Archived 2021 topic: Yellow-shouldered Amazon (Amazona barbadensis): Revise global status?

This discussion was first published as part of the 2019 Red List update. At the time, a decision regarding the status of this species was pended and the post remained open. Following experts’ comments on the status review, the topic has now been updated to reflect the most recent information. The initial topic on this analysis can be found here.

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6 Responses to Archived 2021 topic: Yellow-shouldered Amazon (Amazona barbadensis): Revise global status?

  1. Chris Sharpe says:

    To answer the questions as best I can, the Falcón-Lara (W Ven) population will be the largest. The last estimate I know of was ‘5000 individuals’ in 2012 (Jessica Ortega per Virginia Sanz), which seems about right, but probably the upper limit. I do not know of subsequent population estimates, and thus cannot determine population trends, but I would think it unlikely that this population (or any mainland or unprotected population) is stable, not least because the species’ range is thought to have contracted by almost 50% over the 20 years to 2004 (Jessica Ortega per Virginia Sanz) and this species is the fourth most traded Psittacid in Venezuela (Sánchez-Mercado et al. 2017 Bear in mind that the Isla de Margarita population is only held stable only by sustained long-term (>30 years) nest surveillance and conservation action. Virginia Sanz knows more about this species than anyone and would be able to provide the best qualified opinion. Flocks of birds are certainly still a regular sight in N Falcón, with pairs seen from roads, and several dozen over the city Coro (I recall flocks totalling 20+ birds when staying there in 2019 with Virginia Sanz, Sandra Giner, Gianco Angelozzi & José Ochoa).

  2. Red List Team (BirdLife International) says:

    Many thanks to everyone who has contributed to this discussion. We greatly appreciate the time and effort invested by so many people in commenting. The window for consultation is now closed. We will analyse and interpret the new information and post a preliminary decision on this species’s Red List status on this page in early July.

    Thank you once again,
    BirdLife Red List Team

  3. Red List Team (BirdLife International) says:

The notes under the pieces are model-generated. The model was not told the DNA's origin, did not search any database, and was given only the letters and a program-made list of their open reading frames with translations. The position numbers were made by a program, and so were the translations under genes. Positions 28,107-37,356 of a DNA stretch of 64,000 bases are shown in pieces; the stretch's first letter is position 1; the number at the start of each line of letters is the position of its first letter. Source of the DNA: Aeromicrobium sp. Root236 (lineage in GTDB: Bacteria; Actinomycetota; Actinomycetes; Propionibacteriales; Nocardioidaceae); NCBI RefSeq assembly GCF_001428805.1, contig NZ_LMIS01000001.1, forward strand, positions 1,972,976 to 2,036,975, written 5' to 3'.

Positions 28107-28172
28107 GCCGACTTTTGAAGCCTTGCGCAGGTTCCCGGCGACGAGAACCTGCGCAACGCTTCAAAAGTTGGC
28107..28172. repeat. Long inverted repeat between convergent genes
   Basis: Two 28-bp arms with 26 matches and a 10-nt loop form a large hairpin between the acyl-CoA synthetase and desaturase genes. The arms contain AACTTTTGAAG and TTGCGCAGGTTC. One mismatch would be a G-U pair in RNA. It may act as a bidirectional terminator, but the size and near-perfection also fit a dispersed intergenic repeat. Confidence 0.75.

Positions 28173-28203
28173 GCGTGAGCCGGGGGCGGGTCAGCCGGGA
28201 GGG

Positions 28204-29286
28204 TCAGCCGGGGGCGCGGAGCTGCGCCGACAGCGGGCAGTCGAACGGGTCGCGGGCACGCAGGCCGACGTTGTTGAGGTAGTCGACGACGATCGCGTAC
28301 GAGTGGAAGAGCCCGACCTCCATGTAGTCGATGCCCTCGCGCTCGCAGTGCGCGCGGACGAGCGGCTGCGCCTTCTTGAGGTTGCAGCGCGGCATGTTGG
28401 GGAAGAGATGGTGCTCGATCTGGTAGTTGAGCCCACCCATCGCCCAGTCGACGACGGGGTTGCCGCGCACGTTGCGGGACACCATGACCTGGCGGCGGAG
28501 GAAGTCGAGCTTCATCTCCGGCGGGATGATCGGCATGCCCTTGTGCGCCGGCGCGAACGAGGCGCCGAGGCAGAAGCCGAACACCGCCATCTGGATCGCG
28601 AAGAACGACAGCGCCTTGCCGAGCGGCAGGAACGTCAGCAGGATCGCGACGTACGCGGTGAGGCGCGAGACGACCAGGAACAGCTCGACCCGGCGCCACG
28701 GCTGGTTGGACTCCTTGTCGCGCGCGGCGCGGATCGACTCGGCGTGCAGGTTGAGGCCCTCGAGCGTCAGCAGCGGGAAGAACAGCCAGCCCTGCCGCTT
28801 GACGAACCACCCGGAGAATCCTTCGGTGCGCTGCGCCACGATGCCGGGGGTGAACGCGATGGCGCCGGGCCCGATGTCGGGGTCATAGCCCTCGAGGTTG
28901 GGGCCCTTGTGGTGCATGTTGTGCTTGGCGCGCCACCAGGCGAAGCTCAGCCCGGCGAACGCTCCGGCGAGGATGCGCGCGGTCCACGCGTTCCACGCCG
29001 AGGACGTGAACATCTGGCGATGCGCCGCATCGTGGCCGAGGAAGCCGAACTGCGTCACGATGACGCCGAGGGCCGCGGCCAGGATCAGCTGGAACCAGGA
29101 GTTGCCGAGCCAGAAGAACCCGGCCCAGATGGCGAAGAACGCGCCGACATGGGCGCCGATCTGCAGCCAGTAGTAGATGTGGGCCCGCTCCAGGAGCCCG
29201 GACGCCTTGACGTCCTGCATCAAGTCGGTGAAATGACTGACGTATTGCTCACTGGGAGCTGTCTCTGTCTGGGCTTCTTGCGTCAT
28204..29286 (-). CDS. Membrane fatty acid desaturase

Preliminary proposal

    Based on available information, our preliminary proposal for the 2021 Red List would be to adopt the proposed classifications outlined in the initial forum discussion.

    While the species is assessed as being in decline due to trapping and habitat loss mainly in the mainland part of the range, there is currently no evidence to justify a listing as threatened. The population is suspected to be small, and as such based on currently available information the species may be listed as Near Threatened.

    There is now a period for further comments until the final deadline in mid-July, after which the recommended categorisations will be put forward to IUCN.

    The final 2021 Red List categories will be published on the BirdLife and IUCN websites in December 2021, following further checking of information relevant to the assessments by both BirdLife and IUCN.

  4. Rowan Martin says:

    A conservation planning workshop for Amazona barbadensis was convened in early 2021 with support of the IUCN SSC Conservation Planning Specialist Group. This workshop brought together expertise from across the species’ range including scientists, communities, conservation practitioners, governments and other stakeholders. The status and threats to mainland populations were discussed in detail and a conservation action plan is currently in preparation. I’d strongly encourage the RL team to engage with the workshop organisers and participants to help in this assessment.

    Based on my knowledge of the situation I concur that the mainland populations are likely in decline due to levels of exploitation for the pet trade and loss of habitat. This species is among the most traded parrots in Venezuela, and, despite being on Appendix I of CITES, an international market exists (as evidenced by seizures). Although two island populations have shown population increases (Isla Margarita and Bonaire), these are due to considerable targeted conservation efforts and these gains would quickly be reversed should these efforts not be maintained – the situation remains precarious. Signifiant declines among populations that have not received intensive direct conservation attention are therefore highly likely and overall population declines are likely to exceed 10% over three generations qualifying the species for categorisation as VU under criterion C1. The rate of decline might also meet the criterion for VU under criterion A3d.